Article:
Now I know why Democrats were in favor of the McCain-Feingold campaign finance legislation- it was just like any other law they write- it was for other people to follow. Clearly, they have no intention of adhering to the letter or the spirit of the McCain-Feingold bill:
Democrats are kicking off a backdoor way of financing their 2004 congressional campaigns today with the very type of unlimited donations from corporations, unions, and individuals that many party leaders had vowed to flush from the political system.
The strategy involves setting up two new groups unmistakably aligned with the Democratic Party’s longstanding campaign organizations for the House and Senate. Technically, the two groups are not arms of the Democratic Party, a key distinction, because the nation’s new campaign finance law bars lawmakers from soliciting ”soft money,” the unlimited money that politicians still crave.
House minority leader Nancy Pelosi, Democrat of California, and minority whip Steny Hoyer, Democrat of Maryland, will headline a fund-raising event tonight at the Hotel George for a new group called the New House PAC.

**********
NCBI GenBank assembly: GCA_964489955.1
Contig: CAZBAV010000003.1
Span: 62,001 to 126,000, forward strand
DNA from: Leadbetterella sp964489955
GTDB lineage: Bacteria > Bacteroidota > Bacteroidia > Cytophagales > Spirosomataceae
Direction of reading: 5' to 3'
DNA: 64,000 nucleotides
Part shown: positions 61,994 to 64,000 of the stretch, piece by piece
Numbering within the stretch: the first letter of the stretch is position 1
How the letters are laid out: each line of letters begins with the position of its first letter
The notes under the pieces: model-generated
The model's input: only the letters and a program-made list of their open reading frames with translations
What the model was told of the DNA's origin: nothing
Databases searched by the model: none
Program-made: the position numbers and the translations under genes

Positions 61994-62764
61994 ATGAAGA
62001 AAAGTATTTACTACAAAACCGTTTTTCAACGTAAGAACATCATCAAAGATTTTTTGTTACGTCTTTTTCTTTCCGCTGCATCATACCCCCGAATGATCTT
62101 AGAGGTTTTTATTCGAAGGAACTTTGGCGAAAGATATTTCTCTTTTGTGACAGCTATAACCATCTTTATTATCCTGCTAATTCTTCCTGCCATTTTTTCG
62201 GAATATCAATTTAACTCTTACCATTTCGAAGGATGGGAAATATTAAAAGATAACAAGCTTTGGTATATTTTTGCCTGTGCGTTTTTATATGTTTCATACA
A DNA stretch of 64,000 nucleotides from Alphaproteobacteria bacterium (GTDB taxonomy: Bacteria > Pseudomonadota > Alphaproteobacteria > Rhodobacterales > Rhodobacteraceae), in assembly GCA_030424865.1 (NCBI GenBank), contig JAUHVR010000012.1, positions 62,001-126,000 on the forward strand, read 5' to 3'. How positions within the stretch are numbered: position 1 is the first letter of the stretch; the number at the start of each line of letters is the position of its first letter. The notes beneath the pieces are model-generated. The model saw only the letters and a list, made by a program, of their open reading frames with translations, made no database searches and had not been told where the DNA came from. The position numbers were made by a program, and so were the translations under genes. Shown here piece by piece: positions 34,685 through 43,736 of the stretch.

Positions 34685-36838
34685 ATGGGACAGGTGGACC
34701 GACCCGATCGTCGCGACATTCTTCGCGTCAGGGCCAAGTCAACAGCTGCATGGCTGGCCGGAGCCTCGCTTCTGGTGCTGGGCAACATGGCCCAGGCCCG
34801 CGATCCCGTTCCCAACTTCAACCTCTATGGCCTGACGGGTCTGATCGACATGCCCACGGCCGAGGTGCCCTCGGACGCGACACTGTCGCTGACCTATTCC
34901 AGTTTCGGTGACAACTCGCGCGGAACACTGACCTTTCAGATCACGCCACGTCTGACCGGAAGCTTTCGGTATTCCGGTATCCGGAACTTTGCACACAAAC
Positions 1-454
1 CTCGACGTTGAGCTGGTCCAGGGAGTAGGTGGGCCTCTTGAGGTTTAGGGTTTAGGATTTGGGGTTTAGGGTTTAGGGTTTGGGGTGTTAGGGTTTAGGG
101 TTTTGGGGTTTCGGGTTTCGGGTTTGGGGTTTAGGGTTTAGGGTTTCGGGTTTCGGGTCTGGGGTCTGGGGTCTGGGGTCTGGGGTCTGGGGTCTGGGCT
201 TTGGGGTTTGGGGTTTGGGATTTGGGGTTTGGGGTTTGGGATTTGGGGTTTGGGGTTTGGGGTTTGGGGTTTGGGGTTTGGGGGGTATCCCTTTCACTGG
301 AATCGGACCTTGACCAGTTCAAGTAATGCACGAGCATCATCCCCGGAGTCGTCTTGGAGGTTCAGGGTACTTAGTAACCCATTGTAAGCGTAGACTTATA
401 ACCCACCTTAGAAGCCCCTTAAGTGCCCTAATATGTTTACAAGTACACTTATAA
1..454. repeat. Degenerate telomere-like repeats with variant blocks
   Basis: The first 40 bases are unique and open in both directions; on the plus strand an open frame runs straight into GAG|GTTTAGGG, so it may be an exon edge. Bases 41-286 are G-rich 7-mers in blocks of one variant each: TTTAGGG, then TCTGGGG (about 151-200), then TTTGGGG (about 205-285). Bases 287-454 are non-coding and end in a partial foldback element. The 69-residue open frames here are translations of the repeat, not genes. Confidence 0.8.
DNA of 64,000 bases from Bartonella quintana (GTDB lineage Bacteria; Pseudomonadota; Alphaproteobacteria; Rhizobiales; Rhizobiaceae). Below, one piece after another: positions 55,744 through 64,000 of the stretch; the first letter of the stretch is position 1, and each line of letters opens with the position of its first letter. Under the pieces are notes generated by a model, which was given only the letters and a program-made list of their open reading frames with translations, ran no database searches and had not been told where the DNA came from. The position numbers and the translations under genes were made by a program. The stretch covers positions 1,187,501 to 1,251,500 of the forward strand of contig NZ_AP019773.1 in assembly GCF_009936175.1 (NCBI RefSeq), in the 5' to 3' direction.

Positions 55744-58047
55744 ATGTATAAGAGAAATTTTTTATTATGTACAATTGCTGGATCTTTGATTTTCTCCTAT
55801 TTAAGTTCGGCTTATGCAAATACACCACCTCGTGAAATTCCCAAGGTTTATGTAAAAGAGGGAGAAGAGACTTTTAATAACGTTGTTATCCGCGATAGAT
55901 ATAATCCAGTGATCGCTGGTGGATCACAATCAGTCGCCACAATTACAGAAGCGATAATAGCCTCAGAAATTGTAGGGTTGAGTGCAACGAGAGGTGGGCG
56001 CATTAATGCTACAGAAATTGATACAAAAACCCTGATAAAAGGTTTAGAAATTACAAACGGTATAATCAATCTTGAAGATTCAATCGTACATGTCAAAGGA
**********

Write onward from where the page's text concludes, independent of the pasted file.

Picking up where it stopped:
Tonight, the group will raise ”hard money,” a limited, regulated type of donation that lawmakers can legally solicit. But the group plans to ask donors for soft money later this year and to serve as a sort of shadow campaign committee for the Democratic Party, according to sources familiar with the effort.
The overt blessing of Pelosi, Hoyer, and other party leaders is crucial to the group, which hopes to convince potential donors that it is the new surrogate for the Democratic committees no longer allowed to take soft money.
I would hesitate to blame only the Democrats for this type of behavior. From what I could tell during the discussions of campaign finance reform, the governing idea was to outlaw the other party’s financing sources. And it wasn’t just a Democratic idea.